«You have to see it, it cannot be explained with words. If you don’t see it, it’s impossible to get used to the idea,” insists Victoria Puebla. Her pedal machine embroideries are leaving everyone speechless who enters the San Marcos Cultural Center, located in one of the most touristy streets in the old town of Toledo. She has everything from family members and famous people embroidered to landscapes, animals and dreamlike themes. «His is what attracts the most attention because not usually seen; above all to the Japanese”, intervenes his son Jesús Javier Lázaro, who also exhibits photographs and poems in a family exhibition in which another offspring, Ángel Tomás (Ivo to friends), participates with paintings and photographs.
Her mother radiates energy as you take in her ornate manicure, done by her teenage granddaughter Cecilia. «I wanted to exhibit with my children», says Victoria, mother of four children, who has seen her dream come true after six years of waiting, pandemic through: she is teaching the world half-life embroideries together with Ivo, a photography professor at the School of Arts and Crafts in Toledo, and Jesús Javier, who shares paragraphs from his book ‘Contar la vida’ and verses from ‘El verano de los flamencos’ about Africa with the public. “My children also have very nice things”, presumes the parent.
In this exhibition there is a lot of spirituality, says Jesús Javier, “and the place lends itself to it.” Perhaps this is where the title of the exhibition comes from, ‘Sky in flight’, which Ivo came up with and which can sum up the art that the show exudes in three words. Because there is mastery in the 67 embroideries, of different sizes, which have come from the head, hands and feet of Victoria, who will be celebrating her 85th birthday this Friday. Because they have all been made with a pedal machine since 1980, at odd hours and often cold, although she learned to master her passion long before her.
She was six years old when this resident of Toledo, who has lived on Calle Gante for two decades, left her hometown, La Puebla de Montalbán, for the capital of Spain. Since there were eight siblings, her aunt Fermina took her to her house and, at the age of 10, she put her to sew. On the way to her academy, little Victoria passed by another embroidery shop on Calle del Pez and always stared. “I told my aunt that what I wanted was to embroider, but she told me no, because the townspeople didn’t have the money to pay for embroidery,” recalls Victoria, who repeats that “I have to thank Fermina for everything.”
At the age of 15, she returned to La Puebla de Montalbán, began to earn a living by sewing and at 19 an advertisement in a magazine for a San Sebastián academy to learn to embroider by correspondence came across her life. «I had such great luck! I made a sample, sent it by mail to the academy and they returned it to me corrected. But there were times when there was a lot of sewing and I couldn’t dedicate myself to embroidery ». To his passion.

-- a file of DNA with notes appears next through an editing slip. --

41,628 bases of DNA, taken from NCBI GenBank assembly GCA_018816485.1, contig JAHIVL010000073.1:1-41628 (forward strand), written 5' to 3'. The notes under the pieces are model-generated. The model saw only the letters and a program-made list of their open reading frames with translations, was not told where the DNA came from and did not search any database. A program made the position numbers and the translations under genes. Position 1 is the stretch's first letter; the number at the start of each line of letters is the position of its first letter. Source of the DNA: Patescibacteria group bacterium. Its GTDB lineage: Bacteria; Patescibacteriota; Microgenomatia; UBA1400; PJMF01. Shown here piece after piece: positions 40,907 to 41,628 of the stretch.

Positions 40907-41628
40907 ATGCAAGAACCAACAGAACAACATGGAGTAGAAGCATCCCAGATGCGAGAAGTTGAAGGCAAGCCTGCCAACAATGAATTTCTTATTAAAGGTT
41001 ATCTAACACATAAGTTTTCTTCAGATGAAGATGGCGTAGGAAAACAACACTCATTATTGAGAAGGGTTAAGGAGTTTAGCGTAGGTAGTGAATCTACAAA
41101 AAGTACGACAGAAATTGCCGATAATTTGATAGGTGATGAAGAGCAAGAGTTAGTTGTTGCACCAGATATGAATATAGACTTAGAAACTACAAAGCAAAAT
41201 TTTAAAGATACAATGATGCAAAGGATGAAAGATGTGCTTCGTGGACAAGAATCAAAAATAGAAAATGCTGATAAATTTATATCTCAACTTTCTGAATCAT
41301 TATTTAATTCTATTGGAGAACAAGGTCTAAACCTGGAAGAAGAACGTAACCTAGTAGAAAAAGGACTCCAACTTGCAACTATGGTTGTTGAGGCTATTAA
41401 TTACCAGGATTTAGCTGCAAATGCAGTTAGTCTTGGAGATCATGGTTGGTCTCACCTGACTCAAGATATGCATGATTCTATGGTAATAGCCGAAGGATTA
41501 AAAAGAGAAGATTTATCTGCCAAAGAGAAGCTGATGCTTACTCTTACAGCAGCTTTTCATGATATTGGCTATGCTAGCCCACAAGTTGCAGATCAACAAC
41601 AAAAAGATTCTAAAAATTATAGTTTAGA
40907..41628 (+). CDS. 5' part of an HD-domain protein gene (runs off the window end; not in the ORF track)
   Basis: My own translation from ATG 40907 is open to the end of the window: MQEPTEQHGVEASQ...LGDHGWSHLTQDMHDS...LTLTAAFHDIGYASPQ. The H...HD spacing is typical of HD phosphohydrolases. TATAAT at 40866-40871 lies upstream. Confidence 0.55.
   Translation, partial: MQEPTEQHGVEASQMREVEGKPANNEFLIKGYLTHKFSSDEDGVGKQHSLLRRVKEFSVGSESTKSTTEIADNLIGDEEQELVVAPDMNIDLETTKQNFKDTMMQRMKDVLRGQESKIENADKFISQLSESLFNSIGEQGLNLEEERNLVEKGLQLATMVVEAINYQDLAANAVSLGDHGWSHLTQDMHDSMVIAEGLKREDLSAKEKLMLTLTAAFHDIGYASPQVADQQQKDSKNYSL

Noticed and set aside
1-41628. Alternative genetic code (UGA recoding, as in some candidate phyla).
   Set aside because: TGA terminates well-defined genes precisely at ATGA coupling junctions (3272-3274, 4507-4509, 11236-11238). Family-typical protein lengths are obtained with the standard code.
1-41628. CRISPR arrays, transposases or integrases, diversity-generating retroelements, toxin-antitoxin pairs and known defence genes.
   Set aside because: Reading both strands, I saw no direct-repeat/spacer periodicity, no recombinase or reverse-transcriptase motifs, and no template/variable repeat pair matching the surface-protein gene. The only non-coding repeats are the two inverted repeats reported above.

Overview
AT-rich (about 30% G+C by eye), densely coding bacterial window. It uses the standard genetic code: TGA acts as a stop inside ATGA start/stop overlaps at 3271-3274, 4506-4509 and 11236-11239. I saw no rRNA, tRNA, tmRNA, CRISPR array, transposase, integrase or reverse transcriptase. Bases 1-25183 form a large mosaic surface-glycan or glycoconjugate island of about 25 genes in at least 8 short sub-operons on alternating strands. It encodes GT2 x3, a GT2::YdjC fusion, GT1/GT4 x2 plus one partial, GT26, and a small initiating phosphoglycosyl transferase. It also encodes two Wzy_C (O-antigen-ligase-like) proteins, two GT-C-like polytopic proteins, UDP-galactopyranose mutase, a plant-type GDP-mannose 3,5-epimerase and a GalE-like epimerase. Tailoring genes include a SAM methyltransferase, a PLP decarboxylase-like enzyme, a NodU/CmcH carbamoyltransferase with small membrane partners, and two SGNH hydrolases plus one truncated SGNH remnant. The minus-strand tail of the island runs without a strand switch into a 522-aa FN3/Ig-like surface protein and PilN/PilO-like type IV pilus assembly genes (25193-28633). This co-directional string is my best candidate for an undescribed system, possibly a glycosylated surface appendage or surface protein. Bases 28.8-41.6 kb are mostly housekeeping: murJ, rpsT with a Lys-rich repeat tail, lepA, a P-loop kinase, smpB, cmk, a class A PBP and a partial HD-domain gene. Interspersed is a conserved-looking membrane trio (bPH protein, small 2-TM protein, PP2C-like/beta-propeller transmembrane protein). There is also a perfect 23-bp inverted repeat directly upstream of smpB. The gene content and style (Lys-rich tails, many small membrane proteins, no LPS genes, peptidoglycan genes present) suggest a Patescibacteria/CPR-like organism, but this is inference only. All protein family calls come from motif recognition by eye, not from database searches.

She married at the age of 25 and took the time to finish the higher embroidery course at the same Basque academy by correspondence. The children came and Victoria came up with the idea of making embroidered pictures. She started with the little one, Miguel Ángel, who was 6 years old. «I liked embroidering so much that, when everyone went to bed, I used the machine to do my things. One day, at two in the morning, I saw the photograph of the child on a piece of furniture and I was encouraged. But he only showed it to his little friends. ‘Who is he?’, he would ask them. And everyone answered that Miguel Ángel ». Then he thought that he had not gotten into a “twenty rods” shirt and kept hitting the pedal.
She embroidered her other three children and also her mother, Vicenta, who had given her her machine, a “great” Sigma. «My mom told me to remove wrinkles when I embroidered her face; she, who always dressed in black and to whom I wanted to make colored clothes, but there was no way”, she recalls.
She combined her blessed nocturnal madness with her sewing workshop, where this retired seamstress taught sewing and embroidery, as well as dressmaking. Then, after her work, she locked herself in her world to create her embroidery, even though she was consumed. the picon of the brazier and his feet will remain like icebergs; feet to which I tried to warm them later in the cold bed by wrapping them in the cardigan.
“I was happy embroidering,” Victoria repeats enthusiastically, who picked up magazines at the hairdresser’s to later reproduce characters, such as sarah montiel -has her embroidery signed by her-; Grace Kelly or the Pope John Paul II, whose face he also embroidered on the occasion of his visit to Toledo on November 4, 1982. «Long before he came, I started; I stayed until five in the morning and I arrived in time for them to show it to him – he relates -. They told me to give it to him and I did it with that intention, but at the last minute I regretted it because he was like a son. I have it at home and I don’t regret it.” That papal portrait is now part of a large legacy distributed by the homes of children and relatives.
Victoria has always sewn in her town, because in her apartment in Toledo they would have thrown her out due to the noise of the embroiderer. And this huge hobby has been such that, over the years, Jesús Javier had to buy a machine for his house in Asturias in which his mother could create when she visited him. “She has an obsession,” says the son while his mother smiles. A wonderful obstinacy that has its birthday this Friday, the day before closing such a familiar exhibition.